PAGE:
Your experience, knowledge, and the instincts you’ve honed as a nursing home litigator can help you offer a valuable service to your clients. Use your hard-won knowledge to help them make one of the most important decisions for themselves and their loved ones. Learn to use the tools and resources you’ve developed in litigation—along with those available through federal, state, and advocacy organizations—with greater insight and discernment.

You may not be an elder law specialist, but by drawing on your familiarity with nursing home practices and your ability to look past a facility’s outward appearance, you may help clients avoid those ugly stories of nursing home care gone awry.

William S. Friedlander practices law in Ithaca, New York. He can be reached at


  1. Ctrs. for Disease Control & Prev., FastStats: Nursing Home Care (Apr. 15, 2010),; Sarah Greene Burger et al., Nurses Involvement in Nursing Home Culture Change:Overcoming Barriers, Advancing Opportunities 7 (Spring 2009), // (citing Charlene Harrington et al., NursingFacilities, Staffing, Residents, and Facility Deficiencies, 2000 through2006 (U. Cal., Sept. 2007),
  2. Medicare’s Web site offers state links and home-by-home evaluations, the starting point for any nursing home search, at Ctrs. for Medicare & Medicaid Servs., Nursing Home Compare,
  3. Charlene Harrington et al., Nursing Facilities, Staffing, Residents, andFacility Deficiencies, 2003 through 2008 (U. Cal., Nov. 2009),
  4. U.S. Govt. Accountability Office, Nursing Homes: CMS’s SpecialFocus Facility Methodology Should Better Target the Most PoorlyPerforming Homes, Which Tended to Be Chain-Affiliated and For-Profit, GAO (Aug. 2009),; Jack Gillum, Analysis:Poor Ratings Persist for 1 in 5 U.S. Nursing Homes, USA Today (Jan. 28, 2010), also Heather Gillers et al., Crisis of Careamong State Nursing Homes, Indianapolis Star (Mar. 9, 2010),//
  5. See Cynthia Rudder & Meghan Shineman, Nursing Home Oversight inNew York State: A Regional Assessment (Long Term Care Community Coalition 2006), //nursing reportCRJune12.pdf.
  6. See e.g. U.S. v. NHC Health Care Corp., 163 F. Supp. 2d 1051 (W.D. Mo. 2001).
  7. See Ctrs. for Medicare & Medicaid Servs., Guide to Choosing aNursing Home 11–16 (Nov. 2008), [hereinafter CMSGuide]; Dept. Health & Hum. Servs. Admin. on Aging,; Dept. Health & Hum. Servs., National Clearinghouse for Long-Term CareInformation (Oct. 19, 2008),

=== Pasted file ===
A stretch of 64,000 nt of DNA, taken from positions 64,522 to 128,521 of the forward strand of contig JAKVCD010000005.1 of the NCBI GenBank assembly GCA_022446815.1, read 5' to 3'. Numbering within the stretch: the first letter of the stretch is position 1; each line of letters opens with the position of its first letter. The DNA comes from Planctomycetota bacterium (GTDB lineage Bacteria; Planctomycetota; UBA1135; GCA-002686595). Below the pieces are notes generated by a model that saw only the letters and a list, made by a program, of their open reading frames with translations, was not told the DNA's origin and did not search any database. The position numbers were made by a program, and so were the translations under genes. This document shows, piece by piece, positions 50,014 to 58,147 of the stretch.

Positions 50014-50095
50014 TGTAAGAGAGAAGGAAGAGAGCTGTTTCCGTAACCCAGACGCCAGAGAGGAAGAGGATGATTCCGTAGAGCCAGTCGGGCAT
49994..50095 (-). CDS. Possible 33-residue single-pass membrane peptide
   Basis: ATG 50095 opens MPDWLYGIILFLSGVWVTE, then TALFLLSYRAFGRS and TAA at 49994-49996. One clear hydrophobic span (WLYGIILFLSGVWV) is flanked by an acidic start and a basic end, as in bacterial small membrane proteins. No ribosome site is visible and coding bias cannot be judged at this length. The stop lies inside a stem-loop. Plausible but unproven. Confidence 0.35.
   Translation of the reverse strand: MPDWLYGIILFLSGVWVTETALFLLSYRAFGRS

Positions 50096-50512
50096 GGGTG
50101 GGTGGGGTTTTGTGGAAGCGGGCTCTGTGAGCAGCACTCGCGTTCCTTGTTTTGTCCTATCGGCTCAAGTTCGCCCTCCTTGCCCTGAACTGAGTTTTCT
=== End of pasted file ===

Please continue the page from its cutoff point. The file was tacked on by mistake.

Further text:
8. Medicare benefits may be discontinued if assessment reveals that the patient needs simple custodial care rather than skilled nursing care.See Chamberlain v. Leavitt, 2009 WL 385401 at *5 (N.D.N.Y. 2009).
  9. For brief overviews of the Medicare and Medicaid programs offered, see CMS Guidesupra n. 7, at 40–42, 43–45.
  10. See CMS Guidesupra n. 7, at 40.
  11. For a summary of Medicaid rights and a useful index of state Medicaid agencies and ombudsman services, see generally CMS Guidesupran. 7.
  12. For footnoted leads to federal Medicaid nursing home standards, seeCal. Advocs. for Nursing Home Reform, Nursing Home CareStandards (Nov. 12, 2008),
  13. See Cal. Advocs. for Nursing Home Reform, Nursing Home Guide,www.nursinghome; N.Y. Dept. Health, Selecting a Nursing Home in New York State 3 (Dec. 2006), nh.pdf.
  14. See N.Y. Dept. Health, supra n. 13, at 30.
  15. See Addison v. Lochearn Nursing Home, LLC, 983 A.2d 138 (Md. 2009); see also Oesterle v. Atria Mgmt. Co., 2009 WL 2043492 (D. Kan. July 14, 2009); see also Moffett v. Life Care Ctrs. Am., 219 P.3d 1068 (Colo. 2009).
  16. See Cal. Advocs. for Nursing Home Reform, Nursing Home AdmissionAgreements (Feb. 16, 2010),// California’s efforts to develop a standard admissions agreement and describing the common problems such an agreement was intended to address).
  17. See Ctrs. for Medicare & Medicaid Servs., supra n. 2.
  18. See Gillum, supra n. 4; Gillers, supra n. 4; see Capriotti v. BeverlyEnters. Pa., Inc., 2004 WL 3584850 (Pa. Com. Pl. June 30, 2004); seealso Dooley ex rel. Estate of Pannell v. Cap-Care of Ark., Inc., 338 F. Supp. 2d 962 (E.D. Ark. 2004); but see Howard v. Estate of Harper exrel. Harper, 947 So. 2d 854 (Miss. 2006).
  19. See Cal. Advocs. for Nursing Home Reform, Nursing Home EvaluationChecklist (Oct. 15, 2008),// alsoCal. Advocs. for Nursing Home Reform, supra n. 12. For a case involving inadequate respiratory services, see Morisette v. TerenceCardinal Cooke Health Care Ctr., 797 N.Y.S.2d 856 (N.Y., N.Y. Co. Sup. 2005).
  20. See e.gWagner by Wagner v. Fair Acres Geriatric Ctr., 49 F.3d 1002 (3d Cir. 1995).
  21. Ctrs. for Medicare & Medicaid Servs., Understanding Nursing HomeQuality Measures, Tab=4. For an example of repeated violations in a dementia-certified facility, seeWoodstock Care Ctr. v. Thompson, 363 F.3d 583 (6th Cir. 2003); for a pattern of persisting violations relating to pressure sores, see U.S. v.NHC Health Care Corp., 163 F. Supp. 2d 1051 (W.D. Mo. 2001).
  22. For an easily printed, comprehensive checklist, see Cal. Advocs. for Nursing Home Reform, supra n. 19 (including pointed questions for use during nursing home visits); CMS Guidesupra n. 7, at 32–35; see alsoNCCNHR, A Consumer Guide to Choosing a Nursing Home,Consumer Fact Sheet (Aug. 2009), //; N.Y. Dept. Health, supra n. 13, at 12–18.
  23. For patterns of resident decline involving pressure sores, diet, dehydration, and other wasting conditions, see Dooley, 338 F.Supp.2d 962; Scott v. Central Ark. Nursing Ctrs., Inc., 278 S.W.3d 587 (Ark. App. 2008), Iannotti v. Milford N. Health Care Ctr., 2008 WL 4853613 (Conn. Super. Oct. 23, 2008). Regarding staffing, see Soderstrom v.Beaumont Nursing Home, Inc., 2008 WL 5216865 (Mass. Super. Nov. 4, 2008).
  24. NCCNHR, Culture Change in Nursing Homes, Consumer Fact Sheet No. 19 (Aug. 2006),
  25. 42 U.S.C. §1396r(b)(1)(A) (2006).
  26. Carmen S. Bowman & Karen Schoeneman, Ctrs. for Medicare & Medicaid Servs., Development of the Artifacts of Culture Change Tool(Apr. 21, 2006), alsoNCCNHR, supra n. 24.